• 3 tbsp fat-free Greek yogurt
  • small handful coriander, chopped

Cook the rice in boiling salted water according to the instructions on the pack. Meanwhile, heat the oil in a large frying pan and cook the squash for a few minutes until lightly browned. Add the onion and the curry paste and fry for another 3 or 4 minutes.

Pour over the stock, then cover and simmer for 15-20 minutes, or until the squash is tender. Add the tomatoes and chickpeas, then gently cook for a few minutes, until the tomatoes slightly soften.

Take off the heat and stir through the yogurt and coriander. Serve with the rice.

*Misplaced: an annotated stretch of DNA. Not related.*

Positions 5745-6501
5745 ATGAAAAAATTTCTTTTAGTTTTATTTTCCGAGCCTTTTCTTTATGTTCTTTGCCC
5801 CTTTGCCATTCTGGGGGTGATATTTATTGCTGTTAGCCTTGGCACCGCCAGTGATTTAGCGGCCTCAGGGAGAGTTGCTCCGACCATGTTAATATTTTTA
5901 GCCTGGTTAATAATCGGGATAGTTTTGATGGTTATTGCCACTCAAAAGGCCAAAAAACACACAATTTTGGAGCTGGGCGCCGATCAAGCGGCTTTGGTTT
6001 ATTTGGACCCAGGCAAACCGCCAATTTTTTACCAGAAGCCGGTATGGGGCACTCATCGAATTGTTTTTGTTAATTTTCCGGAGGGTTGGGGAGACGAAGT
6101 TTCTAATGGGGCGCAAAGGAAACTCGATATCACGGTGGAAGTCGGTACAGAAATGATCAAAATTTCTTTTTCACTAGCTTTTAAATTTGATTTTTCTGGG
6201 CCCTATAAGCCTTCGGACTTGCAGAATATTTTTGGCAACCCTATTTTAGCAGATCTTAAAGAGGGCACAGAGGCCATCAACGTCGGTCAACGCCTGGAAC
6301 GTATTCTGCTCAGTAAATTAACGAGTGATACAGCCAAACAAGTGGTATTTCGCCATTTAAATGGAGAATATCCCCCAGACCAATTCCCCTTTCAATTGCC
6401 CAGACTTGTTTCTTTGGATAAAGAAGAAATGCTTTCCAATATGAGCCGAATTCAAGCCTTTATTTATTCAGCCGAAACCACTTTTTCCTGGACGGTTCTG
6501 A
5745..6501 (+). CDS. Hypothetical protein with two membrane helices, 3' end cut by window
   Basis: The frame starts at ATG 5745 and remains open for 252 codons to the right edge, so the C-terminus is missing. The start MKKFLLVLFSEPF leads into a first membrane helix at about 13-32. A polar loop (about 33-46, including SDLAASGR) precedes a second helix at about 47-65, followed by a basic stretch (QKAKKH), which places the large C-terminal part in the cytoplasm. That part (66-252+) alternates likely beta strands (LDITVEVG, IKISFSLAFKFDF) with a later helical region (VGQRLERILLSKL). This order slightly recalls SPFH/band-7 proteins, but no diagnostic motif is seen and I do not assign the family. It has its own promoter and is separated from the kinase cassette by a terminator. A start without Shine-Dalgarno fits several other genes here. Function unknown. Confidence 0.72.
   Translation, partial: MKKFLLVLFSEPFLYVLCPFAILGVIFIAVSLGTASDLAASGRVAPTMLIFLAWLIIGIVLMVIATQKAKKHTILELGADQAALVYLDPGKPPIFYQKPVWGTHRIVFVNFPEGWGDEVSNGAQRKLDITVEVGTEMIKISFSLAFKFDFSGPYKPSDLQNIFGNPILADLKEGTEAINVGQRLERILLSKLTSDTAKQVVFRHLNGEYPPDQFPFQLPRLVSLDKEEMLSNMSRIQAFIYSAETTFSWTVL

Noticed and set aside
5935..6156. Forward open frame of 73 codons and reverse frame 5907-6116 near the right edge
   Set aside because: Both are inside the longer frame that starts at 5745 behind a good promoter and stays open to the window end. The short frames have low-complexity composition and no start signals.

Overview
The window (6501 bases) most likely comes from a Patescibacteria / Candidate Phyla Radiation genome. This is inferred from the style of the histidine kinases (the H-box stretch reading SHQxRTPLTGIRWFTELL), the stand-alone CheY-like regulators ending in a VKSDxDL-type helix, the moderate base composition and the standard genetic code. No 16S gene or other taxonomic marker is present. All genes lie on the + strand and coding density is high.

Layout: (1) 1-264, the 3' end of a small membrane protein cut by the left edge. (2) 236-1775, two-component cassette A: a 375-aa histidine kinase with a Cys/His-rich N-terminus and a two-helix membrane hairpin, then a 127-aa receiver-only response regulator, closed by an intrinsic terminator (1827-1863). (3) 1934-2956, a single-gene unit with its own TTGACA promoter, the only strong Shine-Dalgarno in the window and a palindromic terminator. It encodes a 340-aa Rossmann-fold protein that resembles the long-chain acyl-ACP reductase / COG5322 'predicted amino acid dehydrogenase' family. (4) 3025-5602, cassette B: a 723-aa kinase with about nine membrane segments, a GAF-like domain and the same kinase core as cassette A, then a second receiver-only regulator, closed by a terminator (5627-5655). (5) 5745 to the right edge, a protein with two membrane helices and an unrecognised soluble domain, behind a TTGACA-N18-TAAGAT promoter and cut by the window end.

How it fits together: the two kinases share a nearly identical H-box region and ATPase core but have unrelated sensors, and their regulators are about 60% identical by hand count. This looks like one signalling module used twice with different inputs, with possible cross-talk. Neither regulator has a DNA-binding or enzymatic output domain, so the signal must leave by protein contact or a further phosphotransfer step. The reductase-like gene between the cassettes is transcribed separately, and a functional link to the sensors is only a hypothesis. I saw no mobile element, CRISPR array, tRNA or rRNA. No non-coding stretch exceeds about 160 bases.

(Original recipe from BBC Good Food)

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We were so enamoured by the Keralan Prawns two nights ago we looked for more lighter Indian dishes and found these in our newest cookbook: “I love Curry” by Anjum Anand. We admire Anjum’s style as she makes traditional dishes lighter, but never loses flavour or authenticity; these are no exception.

As with all Indian dishes (and any other that we cook when we have the time) we like to prep the ingredients before we start cooking. It really helps in this case; the recipes aren’t difficult but there are many elements and sometimes quick additions with the spices. We have little bowls to gather each bit together which makes it easy.

Our other suggestion is to blanch the vegetables for the Curry, then prepare the rice. As the rice simmers you can then prepare the rest of the curry.

Creamy almond vegetable curry – serves 3-4